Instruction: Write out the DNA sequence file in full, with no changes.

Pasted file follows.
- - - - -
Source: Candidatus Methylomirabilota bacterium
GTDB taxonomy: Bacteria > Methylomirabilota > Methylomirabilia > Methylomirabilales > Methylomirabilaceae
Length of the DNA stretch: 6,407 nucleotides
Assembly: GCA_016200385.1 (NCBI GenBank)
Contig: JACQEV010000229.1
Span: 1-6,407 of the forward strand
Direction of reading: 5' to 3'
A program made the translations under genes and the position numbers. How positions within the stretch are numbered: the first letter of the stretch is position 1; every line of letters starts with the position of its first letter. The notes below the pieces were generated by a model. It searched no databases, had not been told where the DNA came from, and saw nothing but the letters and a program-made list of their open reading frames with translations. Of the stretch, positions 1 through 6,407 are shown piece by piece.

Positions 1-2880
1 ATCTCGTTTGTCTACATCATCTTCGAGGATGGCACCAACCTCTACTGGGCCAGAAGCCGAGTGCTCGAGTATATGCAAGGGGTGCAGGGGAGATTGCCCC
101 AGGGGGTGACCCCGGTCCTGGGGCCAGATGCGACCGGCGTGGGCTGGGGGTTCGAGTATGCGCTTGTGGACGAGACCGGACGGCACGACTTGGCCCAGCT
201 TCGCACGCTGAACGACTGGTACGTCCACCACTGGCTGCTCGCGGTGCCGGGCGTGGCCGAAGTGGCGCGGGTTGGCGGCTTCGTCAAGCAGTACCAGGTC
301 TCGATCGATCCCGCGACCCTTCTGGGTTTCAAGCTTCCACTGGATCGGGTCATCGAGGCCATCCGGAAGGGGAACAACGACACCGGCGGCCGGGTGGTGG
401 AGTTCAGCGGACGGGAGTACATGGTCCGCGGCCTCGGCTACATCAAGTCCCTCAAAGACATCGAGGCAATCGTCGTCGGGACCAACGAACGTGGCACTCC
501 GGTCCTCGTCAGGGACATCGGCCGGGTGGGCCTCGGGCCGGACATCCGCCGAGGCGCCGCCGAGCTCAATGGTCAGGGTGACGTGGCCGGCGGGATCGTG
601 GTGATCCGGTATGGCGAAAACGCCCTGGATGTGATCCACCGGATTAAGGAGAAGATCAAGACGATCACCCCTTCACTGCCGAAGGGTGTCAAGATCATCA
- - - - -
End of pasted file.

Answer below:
Source: Candidatus Methylomirabilota bacterium
GTDB taxonomy: Bacteria > Methylomirabilota > Methylomirabilia > Methylomirabilales > Methylomirabilaceae
Length of the DNA stretch: 6,407 nucleotides
Assembly: GCA_016200385.1 (NCBI GenBank)
Contig: JACQEV010000229.1
Span: 1-6,407 of the forward strand
Direction of reading: 5' to 3'
A program made the translations under genes and the position numbers. How positions within the stretch are numbered: the first letter of the stretch is position 1; every line of letters starts with the position of its first letter. The notes below the pieces were generated by a model. It searched no databases, had not been told where the DNA came from, and saw nothing but the letters and a program-made list of their open reading frames with translations. Of the stretch, positions 1 through 6,407 are shown piece by piece.

Positions 1-2880
1 ATCTCGTTTGTCTACATCATCTTCGAGGATGGCACCAACCTCTACTGGGCCAGAAGCCGAGTGCTCGAGTATATGCAAGGGGTGCAGGGGAGATTGCCCC
101 AGGGGGTGACCCCGGTCCTGGGGCCAGATGCGACCGGCGTGGGCTGGGGGTTCGAGTATGCGCTTGTGGACGAGACCGGACGGCACGACTTGGCCCAGCT
201 TCGCACGCTGAACGACTGGTACGTCCACCACTGGCTGCTCGCGGTGCCGGGCGTGGCCGAAGTGGCGCGGGTTGGCGGCTTCGTCAAGCAGTACCAGGTC
301 TCGATCGATCCCGCGACCCTTCTGGGTTTCAAGCTTCCACTGGATCGGGTCATCGAGGCCATCCGGAAGGGGAACAACGACACCGGCGGCCGGGTGGTGG
401 AGTTCAGCGGACGGGAGTACATGGTCCGCGGCCTCGGCTACATCAAGTCCCTCAAAGACATCGAGGCAATCGTCGTCGGGACCAACGAACGTGGCACTCC
501 GGTCCTCGTCAGGGACATCGGCCGGGTGGGCCTCGGGCCGGACATCCGCCGAGGCGCCGCCGAGCTCAATGGTCAGGGTGACGTGGCCGGCGGGATCGTG
601 GTGATCCGGTATGGCGAAAACGCCCTGGATGTGATCCACCGGATTAAGGAGAAGATCAAGACGATCACCCCTTCACTGCCGAAGGGTGTCAAGATCATCA